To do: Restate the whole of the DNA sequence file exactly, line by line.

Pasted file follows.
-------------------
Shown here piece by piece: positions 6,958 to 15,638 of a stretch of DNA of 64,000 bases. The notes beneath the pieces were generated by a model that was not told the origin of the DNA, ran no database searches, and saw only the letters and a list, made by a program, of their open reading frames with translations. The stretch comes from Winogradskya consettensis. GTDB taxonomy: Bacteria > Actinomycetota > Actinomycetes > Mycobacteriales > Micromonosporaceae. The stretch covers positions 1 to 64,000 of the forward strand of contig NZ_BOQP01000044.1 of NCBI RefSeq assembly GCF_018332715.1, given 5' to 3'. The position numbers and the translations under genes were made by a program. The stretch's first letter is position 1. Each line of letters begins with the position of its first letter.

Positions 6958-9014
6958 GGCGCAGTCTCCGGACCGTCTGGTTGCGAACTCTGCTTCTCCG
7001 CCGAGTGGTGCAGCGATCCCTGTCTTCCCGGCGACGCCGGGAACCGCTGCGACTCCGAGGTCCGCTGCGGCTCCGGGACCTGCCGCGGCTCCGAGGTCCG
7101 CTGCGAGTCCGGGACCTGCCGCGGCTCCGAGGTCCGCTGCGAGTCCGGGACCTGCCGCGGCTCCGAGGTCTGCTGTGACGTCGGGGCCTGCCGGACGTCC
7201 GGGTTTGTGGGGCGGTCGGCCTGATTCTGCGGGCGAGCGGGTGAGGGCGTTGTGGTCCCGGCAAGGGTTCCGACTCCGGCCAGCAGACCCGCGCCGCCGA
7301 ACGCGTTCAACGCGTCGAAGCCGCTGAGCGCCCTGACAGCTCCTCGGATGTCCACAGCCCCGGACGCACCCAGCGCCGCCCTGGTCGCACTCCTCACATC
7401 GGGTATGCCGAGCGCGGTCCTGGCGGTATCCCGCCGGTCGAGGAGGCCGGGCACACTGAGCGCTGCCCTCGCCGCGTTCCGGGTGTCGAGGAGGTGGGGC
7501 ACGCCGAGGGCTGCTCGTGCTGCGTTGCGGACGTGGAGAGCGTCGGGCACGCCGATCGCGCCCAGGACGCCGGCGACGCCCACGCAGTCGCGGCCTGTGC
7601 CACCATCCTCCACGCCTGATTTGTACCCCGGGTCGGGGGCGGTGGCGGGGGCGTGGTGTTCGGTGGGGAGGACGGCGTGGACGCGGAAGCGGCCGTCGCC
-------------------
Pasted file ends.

Shown here piece by piece: positions 6,958 to 15,638 of a stretch of DNA of 64,000 bases. The notes beneath the pieces were generated by a model that was not told the origin of the DNA, ran no database searches, and saw only the letters and a list, made by a program, of their open reading frames with translations. The stretch comes from Winogradskya consettensis. GTDB taxonomy: Bacteria > Actinomycetota > Actinomycetes > Mycobacteriales > Micromonosporaceae. The stretch covers positions 1 to 64,000 of the forward strand of contig NZ_BOQP01000044.1 of NCBI RefSeq assembly GCF_018332715.1, given 5' to 3'. The position numbers and the translations under genes were made by a program. The stretch's first letter is position 1. Each line of letters begins with the position of its first letter.

Positions 6958-9014
6958 GGCGCAGTCTCCGGACCGTCTGGTTGCGAACTCTGCTTCTCCG
7001 CCGAGTGGTGCAGCGATCCCTGTCTTCCCGGCGACGCCGGGAACCGCTGCGACTCCGAGGTCCGCTGCGGCTCCGGGACCTGCCGCGGCTCCGAGGTCCG
7101 CTGCGAGTCCGGGACCTGCCGCGGCTCCGAGGTCCGCTGCGAGTCCGGGACCTGCCGCGGCTCCGAGGTCTGCTGTGACGTCGGGGCCTGCCGGACGTCC
7201 GGGTTTGTGGGGCGGTCGGCCTGATTCTGCGGGCGAGCGGGTGAGGGCGTTGTGGTCCCGGCAAGGGTTCCGACTCCGGCCAGCAGACCCGCGCCGCCGA
7301 ACGCGTTCAACGCGTCGAAGCCGCTGAGCGCCCTGACAGCTCCTCGGATGTCCACAGCCCCGGACGCACCCAGCGCCGCCCTGGTCGCACTCCTCACATC
7401 GGGTATGCCGAGCGCGGTCCTGGCGGTATCCCGCCGGTCGAGGAGGCCGGGCACACTGAGCGCTGCCCTCGCCGCGTTCCGGGTGTCGAGGAGGTGGGGC
7501 ACGCCGAGGGCTGCTCGTGCTGCGTTGCGGACGTGGAGAGCGTCGGGCACGCCGATCGCGCCCAGGACGCCGGCGACGCCCACGCAGTCGCGGCCTGTGC
7601 CACCATCCTCCACGCCTGATTTGTACCCCGGGTCGGGGGCGGTGGCGGGGGCGTGGTGTTCGGTGGGGAGGACGGCGTGGACGCGGAAGCGGCCGTCGCC